The Philadelphia Eagles have struggled to find healthy and reliable wide receivers who can make plays and stretch the field for quarterback Carson Wentz.
The Eagles had Golden Tate in their building for last season’s final eight weeks and playoffs, but they let him sign in-division with the Giants as a free agent.
No hard feelings, says Tate, who cleared the concussion protocol Friday and is expected to play Monday night at Lincoln Financial Field.
“Hey, they made a decision and did what they did. I’m not looking back,” Tate, 31, told the Daily News in late November. “I’m happy where I am. It is what it is. Whatever. They rented me for 10 games, we went to the playoffs and won a playoff game, and they let me go, I guess.
“I mean, I was a free agent,” the ninth-year veteran added. “I’m just thankful for my opportunity there to get in the playoffs and help them win. Life goes on. I have to move on. They’ve moved on. And here I am in the same division. It is what it is. I don’t hold any grudges. Thankful for the opportunity.”
Tate’s short time in Philly after a midseason deadline trade from Detroit wasn’t an easy transition, however.
Only weeks after Eagles GM Howie Roseman traded a third-round pick to the Lions for Tate, offensive coordinator Mike Groh lamented it had been “challenging to integrate” Tate.
Tate’s limited early usage and Groh’s comment appeared to reflect a disconnect between the Eagles’ front office and coaching staff. Tate was caught in the middle.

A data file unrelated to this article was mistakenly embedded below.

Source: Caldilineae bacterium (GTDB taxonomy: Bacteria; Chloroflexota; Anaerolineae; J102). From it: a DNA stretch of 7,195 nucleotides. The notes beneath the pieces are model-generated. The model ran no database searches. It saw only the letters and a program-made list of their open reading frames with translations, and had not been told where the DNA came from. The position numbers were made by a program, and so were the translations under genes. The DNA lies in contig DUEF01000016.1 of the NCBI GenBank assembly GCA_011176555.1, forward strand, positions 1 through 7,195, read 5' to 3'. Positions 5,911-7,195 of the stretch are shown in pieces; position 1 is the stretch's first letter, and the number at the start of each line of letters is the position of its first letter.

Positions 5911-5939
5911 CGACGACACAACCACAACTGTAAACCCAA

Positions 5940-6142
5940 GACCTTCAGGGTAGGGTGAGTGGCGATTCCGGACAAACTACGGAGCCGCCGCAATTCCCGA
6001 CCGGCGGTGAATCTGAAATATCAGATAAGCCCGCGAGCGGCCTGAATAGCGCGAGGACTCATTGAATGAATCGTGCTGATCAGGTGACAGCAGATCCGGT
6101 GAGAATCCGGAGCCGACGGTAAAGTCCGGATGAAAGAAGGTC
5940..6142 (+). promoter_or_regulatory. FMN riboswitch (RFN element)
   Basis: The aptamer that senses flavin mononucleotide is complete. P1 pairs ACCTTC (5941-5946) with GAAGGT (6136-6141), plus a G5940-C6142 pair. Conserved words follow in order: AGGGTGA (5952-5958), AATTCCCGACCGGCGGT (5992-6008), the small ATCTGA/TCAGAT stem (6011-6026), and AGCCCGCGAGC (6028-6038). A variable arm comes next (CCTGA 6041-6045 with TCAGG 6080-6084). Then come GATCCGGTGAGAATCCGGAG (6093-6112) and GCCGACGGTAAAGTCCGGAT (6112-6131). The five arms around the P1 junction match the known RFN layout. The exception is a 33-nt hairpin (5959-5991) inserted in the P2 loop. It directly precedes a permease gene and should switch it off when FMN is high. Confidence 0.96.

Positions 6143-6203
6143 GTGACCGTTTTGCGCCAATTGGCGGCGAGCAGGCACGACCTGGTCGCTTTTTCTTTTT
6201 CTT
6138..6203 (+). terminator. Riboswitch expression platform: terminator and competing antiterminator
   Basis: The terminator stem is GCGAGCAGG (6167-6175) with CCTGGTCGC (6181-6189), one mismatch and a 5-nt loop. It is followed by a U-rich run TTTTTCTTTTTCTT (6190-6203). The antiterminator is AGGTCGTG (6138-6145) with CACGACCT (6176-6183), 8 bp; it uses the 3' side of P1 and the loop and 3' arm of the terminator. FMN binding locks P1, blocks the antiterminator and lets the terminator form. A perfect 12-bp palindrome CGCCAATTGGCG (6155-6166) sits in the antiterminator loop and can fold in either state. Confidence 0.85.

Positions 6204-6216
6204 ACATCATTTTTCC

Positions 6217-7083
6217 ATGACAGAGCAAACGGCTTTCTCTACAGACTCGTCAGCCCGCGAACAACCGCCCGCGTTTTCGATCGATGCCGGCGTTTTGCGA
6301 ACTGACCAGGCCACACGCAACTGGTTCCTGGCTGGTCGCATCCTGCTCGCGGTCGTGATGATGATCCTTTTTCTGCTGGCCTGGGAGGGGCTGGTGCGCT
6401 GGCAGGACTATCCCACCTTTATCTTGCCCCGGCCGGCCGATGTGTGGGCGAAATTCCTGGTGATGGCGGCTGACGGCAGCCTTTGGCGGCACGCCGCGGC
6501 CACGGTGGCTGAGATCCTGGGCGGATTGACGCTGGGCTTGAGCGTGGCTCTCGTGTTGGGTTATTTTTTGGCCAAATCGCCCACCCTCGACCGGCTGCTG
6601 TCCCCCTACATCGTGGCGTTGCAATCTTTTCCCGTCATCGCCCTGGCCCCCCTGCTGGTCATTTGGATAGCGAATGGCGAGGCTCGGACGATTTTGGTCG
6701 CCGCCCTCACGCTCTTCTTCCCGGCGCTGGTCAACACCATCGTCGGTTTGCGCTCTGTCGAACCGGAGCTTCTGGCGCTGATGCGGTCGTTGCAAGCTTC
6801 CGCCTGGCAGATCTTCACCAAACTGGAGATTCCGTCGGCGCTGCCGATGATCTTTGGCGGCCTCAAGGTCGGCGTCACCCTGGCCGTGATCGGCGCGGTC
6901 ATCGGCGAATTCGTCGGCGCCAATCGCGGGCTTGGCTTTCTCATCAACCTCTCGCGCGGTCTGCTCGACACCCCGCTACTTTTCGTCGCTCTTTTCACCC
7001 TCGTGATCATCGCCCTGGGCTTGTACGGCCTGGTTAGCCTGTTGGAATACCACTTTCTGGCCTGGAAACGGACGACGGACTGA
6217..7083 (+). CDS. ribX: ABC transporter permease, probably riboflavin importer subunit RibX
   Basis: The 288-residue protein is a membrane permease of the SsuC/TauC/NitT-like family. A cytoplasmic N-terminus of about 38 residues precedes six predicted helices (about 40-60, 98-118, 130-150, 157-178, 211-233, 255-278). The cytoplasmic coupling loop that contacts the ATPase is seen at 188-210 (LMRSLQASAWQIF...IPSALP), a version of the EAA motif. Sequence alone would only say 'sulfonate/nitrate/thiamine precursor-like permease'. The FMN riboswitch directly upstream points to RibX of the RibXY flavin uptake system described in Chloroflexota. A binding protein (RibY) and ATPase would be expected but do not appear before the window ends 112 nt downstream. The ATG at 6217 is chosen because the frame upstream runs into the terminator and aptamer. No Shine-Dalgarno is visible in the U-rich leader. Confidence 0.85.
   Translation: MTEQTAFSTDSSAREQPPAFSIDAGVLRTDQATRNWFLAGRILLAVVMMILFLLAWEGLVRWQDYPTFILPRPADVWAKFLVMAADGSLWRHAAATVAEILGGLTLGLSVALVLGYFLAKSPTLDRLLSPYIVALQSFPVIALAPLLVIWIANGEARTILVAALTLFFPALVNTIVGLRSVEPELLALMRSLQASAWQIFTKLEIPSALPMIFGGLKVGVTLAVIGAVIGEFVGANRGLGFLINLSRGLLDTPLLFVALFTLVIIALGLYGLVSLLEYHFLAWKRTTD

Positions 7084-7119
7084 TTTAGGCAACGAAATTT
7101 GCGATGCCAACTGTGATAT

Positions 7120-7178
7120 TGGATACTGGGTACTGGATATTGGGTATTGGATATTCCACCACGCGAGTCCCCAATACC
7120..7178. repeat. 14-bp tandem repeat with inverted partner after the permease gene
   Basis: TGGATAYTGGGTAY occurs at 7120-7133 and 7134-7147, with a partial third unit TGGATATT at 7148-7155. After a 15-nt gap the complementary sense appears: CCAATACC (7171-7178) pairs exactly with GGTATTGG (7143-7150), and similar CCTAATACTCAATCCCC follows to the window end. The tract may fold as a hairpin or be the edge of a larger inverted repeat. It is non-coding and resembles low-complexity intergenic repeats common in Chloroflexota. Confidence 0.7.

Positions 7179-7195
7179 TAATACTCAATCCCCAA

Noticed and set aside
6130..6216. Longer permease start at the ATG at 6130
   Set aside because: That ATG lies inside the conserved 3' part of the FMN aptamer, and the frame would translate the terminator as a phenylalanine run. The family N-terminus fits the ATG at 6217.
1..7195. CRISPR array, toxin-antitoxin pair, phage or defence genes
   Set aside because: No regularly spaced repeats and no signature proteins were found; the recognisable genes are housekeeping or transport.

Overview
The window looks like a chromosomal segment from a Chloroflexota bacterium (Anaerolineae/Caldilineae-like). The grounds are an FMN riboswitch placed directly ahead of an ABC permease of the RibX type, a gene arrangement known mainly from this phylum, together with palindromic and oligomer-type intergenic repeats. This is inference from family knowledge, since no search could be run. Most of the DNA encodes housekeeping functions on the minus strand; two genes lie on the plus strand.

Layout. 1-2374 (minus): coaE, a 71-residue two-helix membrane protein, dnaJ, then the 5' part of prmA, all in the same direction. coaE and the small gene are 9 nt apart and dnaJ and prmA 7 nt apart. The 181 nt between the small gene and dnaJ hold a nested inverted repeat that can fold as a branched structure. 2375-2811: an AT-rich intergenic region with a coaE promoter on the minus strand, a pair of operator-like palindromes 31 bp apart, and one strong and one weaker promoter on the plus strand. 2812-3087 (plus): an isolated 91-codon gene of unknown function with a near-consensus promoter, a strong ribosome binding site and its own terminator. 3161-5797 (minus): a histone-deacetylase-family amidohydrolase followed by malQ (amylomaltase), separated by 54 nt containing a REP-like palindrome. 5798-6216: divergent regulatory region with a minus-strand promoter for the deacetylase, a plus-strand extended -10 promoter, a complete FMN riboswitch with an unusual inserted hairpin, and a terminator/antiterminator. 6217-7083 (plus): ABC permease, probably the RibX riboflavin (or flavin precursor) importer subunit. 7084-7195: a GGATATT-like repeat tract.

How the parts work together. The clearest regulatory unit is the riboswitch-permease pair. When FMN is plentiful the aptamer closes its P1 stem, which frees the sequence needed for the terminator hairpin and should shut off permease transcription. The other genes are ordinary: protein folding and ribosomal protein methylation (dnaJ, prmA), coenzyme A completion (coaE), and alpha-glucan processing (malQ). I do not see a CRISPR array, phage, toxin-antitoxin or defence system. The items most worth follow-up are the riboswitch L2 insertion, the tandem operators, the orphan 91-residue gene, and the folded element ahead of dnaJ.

He still managed 30 catches for 278 yards and a touchdown in eight games (three starts). And the highlight of his time there was a fourth-and-goal, 2-yard touchdown catch from Nick Foles with 56 seconds left to beat the host Chicago Bears, 16-15, in the wild-card playoff game.
But his time there was short-lived, and despite rampant outside criticism that Tate had lost a step, he landed a huge payday from the Giants with a four-year, $37.5 million contract that included $23 million guaranteed.
The Giants’ investment initially seemed to blow up in their face when Tate was suspended for the four first games of the season due to performance-enhancing drug use.
It was a big blow, of course, considering Eli Manning started 0-2 and was benched in Week 3 for Daniel Jones.
The 2-10 Giants have lost each of the seven games Tate’s played since he re-entered the lineup in Week 5, but he’s played well.
Tate has 36 catches in seven games for 450 yards, four TDs and one lost fumble. That includes a six-catch, 102-yard performance in his second game at New England with a 64-yard touchdown catch from Jones.
The Eagles thought DeSean Jackson’s return would give Carson Wentz a deep and talented receiver group. But after Jackson erupted for eight catches, 154 yards and two TDs in a Week 1 win over Washington, he got hurt and hasn’t played since.
No. 1 receiver Alshon Jeffrey has been in and out of the lineup, though he just had a big game in Miami. Slot receiver Nelson Agholor (knee) might miss Monday’s game. And the rest of the Eagles’ receiving corps has been patched together with no-names or simply not up to snuff.
“I watch them whenever they’re on (prime time), on Sunday night or Monday Night Football,” Tate said. “I watched them against the Patriots. It’s tough they don’t have DeSean Jackson, who’s a burner. Did A.J. play? They didn’t have their No. 1 out there.”
Monday’s game will be Tate’s first with Manning as his quarterback.
Tate said when he signed that he likes playing with veteran QBs because they aren’t afraid to throw over the middle, where Tate can do what he does best: gain yards after the catch.
If he and Manning quickly develop some chemistry, he might have a chance to spoil the 5-7 Eagles’ NFC East title chase and show them what they’re missing.